More troubling than our tendency to formulate and speculate, is our inability to accurately gauge our level of accuracy.  For example, a group may be asked to estimate the number of books at their local library.  Instead of an exact number, they are asked to provide a range in which the true value resides, within a 98% level of confidence.  The estimates, it turns out, are wrong by at least an order of magnitude larger than ideal 2%, indicating that we generally are far too confident in our estimates.  Surprisingly, additional experiments showed that the more information we have, the more likely we are to overestimate the accuracy of our predictions.  Therefore, more data and more knowledge actually increase the likelihood that you would be wrong since overconfidence would lead you to estimate ranges that were too narrow.Black Swan Bird

  “The future is not what it used to be,” is another quote that applies here, also often attributed to Yogi Berra, but is of dubious origin.  So, please, be mindful of your assumptions, particularly when making important life decisions.  And, by the way, black swans are native to Australia, where I had the good fortune to see them in the wild when I lived near Melbourne in the mid-90’s.

Woody Allen and Multiple Selves

27 Jul

Woody Allen Zelig movie posterBefore starting his long career writing, directing, and starring in movies, Woody Allen was a stand-up comic.  And, by chance, I happened to catch a snippet from his act on the radio where he made a joke that has stayed with me for several decades.  True to his neurotic persona, the joke went something like this, “I went to college, briefly, but I was kicked out for cheating on a metaphysics exam… I was caught looking into the soul of the guy next to me.”  His delivery was much better, of course, but this simple quip emphasizes the reality that we all look to others to help shape our concept of ourselves.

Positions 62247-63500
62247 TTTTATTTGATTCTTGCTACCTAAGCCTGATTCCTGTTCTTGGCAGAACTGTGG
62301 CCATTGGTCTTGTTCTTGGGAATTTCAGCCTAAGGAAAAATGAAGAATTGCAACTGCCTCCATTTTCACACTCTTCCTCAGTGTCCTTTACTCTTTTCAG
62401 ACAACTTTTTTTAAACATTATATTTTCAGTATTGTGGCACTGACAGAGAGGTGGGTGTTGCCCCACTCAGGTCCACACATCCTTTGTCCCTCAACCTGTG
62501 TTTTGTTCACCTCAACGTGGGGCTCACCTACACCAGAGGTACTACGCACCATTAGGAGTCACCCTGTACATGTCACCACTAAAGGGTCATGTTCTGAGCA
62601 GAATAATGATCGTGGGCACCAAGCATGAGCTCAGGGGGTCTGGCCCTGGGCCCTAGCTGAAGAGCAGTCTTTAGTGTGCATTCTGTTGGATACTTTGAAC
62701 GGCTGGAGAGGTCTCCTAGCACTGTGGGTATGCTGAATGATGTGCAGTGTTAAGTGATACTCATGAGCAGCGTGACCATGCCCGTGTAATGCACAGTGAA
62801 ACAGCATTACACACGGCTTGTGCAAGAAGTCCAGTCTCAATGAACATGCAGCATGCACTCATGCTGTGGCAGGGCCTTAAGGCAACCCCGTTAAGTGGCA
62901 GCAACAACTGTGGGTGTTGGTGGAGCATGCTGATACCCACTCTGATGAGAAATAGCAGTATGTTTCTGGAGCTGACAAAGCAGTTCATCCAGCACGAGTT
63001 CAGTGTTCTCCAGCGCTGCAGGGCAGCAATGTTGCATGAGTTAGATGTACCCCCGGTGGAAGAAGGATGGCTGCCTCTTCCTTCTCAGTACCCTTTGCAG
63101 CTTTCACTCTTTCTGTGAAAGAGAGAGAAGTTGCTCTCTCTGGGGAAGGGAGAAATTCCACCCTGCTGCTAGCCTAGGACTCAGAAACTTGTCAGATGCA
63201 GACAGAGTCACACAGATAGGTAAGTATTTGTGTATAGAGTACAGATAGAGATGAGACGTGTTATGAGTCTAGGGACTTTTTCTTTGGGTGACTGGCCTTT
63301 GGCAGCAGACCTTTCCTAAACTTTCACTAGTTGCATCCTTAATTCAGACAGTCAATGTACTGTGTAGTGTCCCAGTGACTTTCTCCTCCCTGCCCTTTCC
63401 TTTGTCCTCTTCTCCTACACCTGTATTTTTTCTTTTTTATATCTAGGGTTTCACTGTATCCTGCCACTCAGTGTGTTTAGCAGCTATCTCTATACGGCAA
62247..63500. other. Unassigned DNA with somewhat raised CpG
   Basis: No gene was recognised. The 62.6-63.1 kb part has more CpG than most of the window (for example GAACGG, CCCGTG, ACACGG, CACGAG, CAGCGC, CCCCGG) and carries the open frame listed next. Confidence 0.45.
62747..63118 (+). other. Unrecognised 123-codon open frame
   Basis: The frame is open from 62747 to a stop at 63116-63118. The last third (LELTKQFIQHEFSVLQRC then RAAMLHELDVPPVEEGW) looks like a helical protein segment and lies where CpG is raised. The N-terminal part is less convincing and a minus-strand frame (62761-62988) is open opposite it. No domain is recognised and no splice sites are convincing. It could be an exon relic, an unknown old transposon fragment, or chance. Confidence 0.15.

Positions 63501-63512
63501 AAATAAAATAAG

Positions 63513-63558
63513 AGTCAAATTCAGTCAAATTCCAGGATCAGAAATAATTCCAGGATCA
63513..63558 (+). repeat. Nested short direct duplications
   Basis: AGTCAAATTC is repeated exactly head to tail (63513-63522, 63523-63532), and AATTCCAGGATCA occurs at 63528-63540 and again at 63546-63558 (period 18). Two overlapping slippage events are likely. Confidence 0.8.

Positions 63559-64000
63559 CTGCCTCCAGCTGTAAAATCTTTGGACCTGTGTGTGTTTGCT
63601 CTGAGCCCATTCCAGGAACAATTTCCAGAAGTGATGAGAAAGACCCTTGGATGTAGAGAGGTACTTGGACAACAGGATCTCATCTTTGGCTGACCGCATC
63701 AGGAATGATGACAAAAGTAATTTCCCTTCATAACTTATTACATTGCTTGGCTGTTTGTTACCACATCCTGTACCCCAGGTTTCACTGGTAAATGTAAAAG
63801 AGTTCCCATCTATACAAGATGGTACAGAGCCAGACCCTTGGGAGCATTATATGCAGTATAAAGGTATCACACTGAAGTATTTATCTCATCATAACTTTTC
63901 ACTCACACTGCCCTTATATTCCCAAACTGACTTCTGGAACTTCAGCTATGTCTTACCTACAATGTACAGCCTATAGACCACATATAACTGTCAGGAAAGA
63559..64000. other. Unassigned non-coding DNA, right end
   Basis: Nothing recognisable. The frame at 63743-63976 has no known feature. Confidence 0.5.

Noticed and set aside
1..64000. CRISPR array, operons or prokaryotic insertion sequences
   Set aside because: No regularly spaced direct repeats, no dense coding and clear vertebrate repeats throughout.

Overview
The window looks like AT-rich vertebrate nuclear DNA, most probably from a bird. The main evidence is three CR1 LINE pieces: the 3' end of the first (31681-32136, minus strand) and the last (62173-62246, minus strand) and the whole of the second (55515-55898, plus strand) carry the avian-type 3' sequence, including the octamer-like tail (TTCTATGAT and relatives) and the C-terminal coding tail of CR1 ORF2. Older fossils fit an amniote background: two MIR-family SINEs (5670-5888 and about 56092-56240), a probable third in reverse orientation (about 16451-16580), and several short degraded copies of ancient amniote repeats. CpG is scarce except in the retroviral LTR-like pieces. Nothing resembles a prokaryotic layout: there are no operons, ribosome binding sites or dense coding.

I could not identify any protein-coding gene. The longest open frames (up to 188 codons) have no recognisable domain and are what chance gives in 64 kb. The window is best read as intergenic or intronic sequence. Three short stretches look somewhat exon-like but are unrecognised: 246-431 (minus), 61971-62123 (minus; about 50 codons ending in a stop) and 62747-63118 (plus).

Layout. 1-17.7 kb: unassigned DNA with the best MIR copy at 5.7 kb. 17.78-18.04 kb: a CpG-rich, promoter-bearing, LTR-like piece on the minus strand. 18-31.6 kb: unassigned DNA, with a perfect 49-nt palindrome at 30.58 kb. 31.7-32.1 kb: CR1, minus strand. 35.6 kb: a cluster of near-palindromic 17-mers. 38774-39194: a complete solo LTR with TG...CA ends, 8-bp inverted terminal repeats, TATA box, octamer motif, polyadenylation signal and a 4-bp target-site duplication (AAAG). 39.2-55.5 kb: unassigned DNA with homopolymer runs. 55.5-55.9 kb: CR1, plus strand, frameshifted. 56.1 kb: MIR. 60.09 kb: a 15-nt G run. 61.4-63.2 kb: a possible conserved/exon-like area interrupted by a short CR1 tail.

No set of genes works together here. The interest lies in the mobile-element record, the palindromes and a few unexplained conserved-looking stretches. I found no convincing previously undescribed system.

Social psychologists have performed numerous experiments to study this condition of human nature, and they have shown that others can influence our self-concept either directly through their behavior towards us, or indirectly as we compare ourselves to those that we observe.  In the first case, who hasn’t had their self-esteem boosted or dashed by a comment or facial expression from a parent, spouse, teacher, boss, etc.  As an example of the latter, I feel emasculated in the gym when I see some buff macho man bench press 300 pounds, but later I will stand with my chest out and my hands on my hips like superman after swinging my 3 year old grandson around in circles.  When we walk into a bar, each of us evaluates how we will be perceived.  Men check out the women to determine if they have a chance.  Women check out the women to determine if they have a better chance.